Hi I’m Natalie, Natalie Hernandez from INSYNC PHYSIOTHERAPY here in North Burnaby. And today we are going to show with Patrizio how to stretch out the front of your thigh and the front of your hip which are your hip flexors; And this is usually really helpful for runners as well as people who sit a lot at work and can be something to do at the end of the day to help out that back as well. So to do that hip flexor stretch we’ll go over it in sequence. To start off with the hip flexors it’s always good to know how to “Landmark yourself”. You can get a feel for that bony area there and during the stretch just make sure that it’s always in symmetry. So there… can you feel that? Yeah? Since this is a stretch it’s always good to feel supported so that we don’t go off balance. So the first thing is, since we’re landmarking the area, is to think of is to pull that tail bone in or tighten that butt right! And if you’re tight you’ll automatically feel that stretch there. Just make sure you keep that spine nice and straight and try not to lean back too much… and you can now support yourself over here. So if you feel there’s a stretch in this position then hold that stretch for a twenty seconds hold to a … thirty seconds hold. Obviously you want to do this on both sides. You can do three repetitions of it end of the day or the start of the day two to three times per day. The next step if this gets easier for you what I want you to focus on is actually keeping that core in, spine straight, pulling that butt in… you’re going to try bringing that knee towards the front and you will feel a deeper stretch on that left side of your hip …. yeah … that works out?… And same thing… do it on both sides. And I find it that to get a deeper stretch in this position to use a block to hang on to it too or a stool and let your other hand hang out on the side and support your yourself on that one… let me just switch this. It can be easier this way. And keeping that spine nice and straight, core on and drive that forward while this hand is hanging low … imagine that you’re reaching for that opposite knee while keeping that nice and straight. So that’s a good progression for this stretch… and you hold that position. And then going back so the last end goal is a combination of your hip flexor as well as the front of that thigh which is your actual runner’s stretch. So if we we’re to try it, what you want to do is … you can use a belt if it gets really hard to reach for that foot; But the idea is the same… same here… keep that spine nice and straight, core on, pull that belly in or tuck your butt in, drive that knee forward… and if you can pull that up using a belt or your hand. So that’s the runner’s stretch and go deeper if you can. So for a stretch, stronger doesn’t mean better. Go to that comfortable range and try not to pull a muscle. So yeah… that’s our stretch for today. Thank you.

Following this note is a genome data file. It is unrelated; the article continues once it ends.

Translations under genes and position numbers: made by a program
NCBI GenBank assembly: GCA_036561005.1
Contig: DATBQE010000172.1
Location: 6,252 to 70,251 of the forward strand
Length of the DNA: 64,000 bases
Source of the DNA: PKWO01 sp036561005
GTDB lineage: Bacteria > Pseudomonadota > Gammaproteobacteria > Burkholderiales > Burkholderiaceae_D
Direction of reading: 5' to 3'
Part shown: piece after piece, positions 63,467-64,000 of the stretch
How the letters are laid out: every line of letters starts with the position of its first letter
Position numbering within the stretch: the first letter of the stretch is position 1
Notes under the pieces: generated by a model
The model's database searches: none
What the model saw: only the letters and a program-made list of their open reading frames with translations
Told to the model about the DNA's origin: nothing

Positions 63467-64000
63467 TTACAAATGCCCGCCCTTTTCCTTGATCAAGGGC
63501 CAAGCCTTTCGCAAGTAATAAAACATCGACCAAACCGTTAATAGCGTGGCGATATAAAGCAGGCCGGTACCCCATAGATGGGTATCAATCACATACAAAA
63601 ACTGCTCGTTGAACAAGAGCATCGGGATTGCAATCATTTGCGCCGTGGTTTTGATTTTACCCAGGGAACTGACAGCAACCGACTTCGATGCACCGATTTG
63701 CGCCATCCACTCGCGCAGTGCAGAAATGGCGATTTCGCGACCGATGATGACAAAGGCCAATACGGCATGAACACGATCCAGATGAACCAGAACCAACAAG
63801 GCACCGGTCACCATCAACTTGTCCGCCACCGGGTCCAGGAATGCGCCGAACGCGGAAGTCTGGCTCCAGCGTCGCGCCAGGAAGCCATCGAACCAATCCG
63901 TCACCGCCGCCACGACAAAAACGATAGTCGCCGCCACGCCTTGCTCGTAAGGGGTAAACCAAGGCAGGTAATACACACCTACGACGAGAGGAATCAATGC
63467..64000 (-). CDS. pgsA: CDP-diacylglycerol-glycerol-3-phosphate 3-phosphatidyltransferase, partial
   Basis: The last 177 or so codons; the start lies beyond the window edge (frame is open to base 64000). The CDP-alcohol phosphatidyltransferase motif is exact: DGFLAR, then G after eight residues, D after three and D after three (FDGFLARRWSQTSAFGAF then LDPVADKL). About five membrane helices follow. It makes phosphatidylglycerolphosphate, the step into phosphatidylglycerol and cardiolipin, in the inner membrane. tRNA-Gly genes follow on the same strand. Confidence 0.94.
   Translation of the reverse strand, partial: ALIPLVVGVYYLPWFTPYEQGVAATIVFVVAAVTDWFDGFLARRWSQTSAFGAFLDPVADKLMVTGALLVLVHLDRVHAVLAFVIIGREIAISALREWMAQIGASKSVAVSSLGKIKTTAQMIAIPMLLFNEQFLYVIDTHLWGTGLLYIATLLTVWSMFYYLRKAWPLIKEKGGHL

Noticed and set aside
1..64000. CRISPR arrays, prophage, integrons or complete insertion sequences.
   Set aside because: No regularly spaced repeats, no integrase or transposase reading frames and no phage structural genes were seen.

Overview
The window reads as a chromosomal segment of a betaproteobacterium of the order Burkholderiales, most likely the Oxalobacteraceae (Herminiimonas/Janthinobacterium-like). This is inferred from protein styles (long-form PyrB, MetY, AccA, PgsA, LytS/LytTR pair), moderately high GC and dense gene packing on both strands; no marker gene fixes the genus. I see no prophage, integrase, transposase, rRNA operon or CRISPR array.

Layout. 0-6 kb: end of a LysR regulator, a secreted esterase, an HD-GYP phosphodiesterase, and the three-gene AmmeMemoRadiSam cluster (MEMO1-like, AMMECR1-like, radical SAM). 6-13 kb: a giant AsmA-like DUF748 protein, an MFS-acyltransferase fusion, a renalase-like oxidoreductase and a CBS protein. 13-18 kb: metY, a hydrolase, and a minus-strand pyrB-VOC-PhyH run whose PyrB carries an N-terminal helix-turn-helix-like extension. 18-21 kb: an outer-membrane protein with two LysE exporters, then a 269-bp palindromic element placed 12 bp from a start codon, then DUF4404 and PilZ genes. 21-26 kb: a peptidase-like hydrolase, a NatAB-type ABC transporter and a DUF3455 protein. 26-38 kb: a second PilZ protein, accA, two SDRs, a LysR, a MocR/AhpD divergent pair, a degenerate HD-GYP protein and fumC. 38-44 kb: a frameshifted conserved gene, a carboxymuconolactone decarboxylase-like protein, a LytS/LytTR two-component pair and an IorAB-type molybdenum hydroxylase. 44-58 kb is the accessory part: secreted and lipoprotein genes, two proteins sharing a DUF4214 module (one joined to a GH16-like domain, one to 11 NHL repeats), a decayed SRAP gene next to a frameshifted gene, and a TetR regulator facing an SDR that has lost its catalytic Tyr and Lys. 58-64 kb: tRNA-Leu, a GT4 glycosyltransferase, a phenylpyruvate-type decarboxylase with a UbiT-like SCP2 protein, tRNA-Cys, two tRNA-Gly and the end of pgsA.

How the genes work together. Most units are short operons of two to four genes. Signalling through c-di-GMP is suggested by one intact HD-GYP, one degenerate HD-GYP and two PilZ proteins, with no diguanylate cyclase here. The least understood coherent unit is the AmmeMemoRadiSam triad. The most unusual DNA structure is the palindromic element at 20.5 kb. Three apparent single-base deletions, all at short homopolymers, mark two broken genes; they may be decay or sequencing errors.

Insync Physiotherapy Work Shop For Doctors – Low Back Pain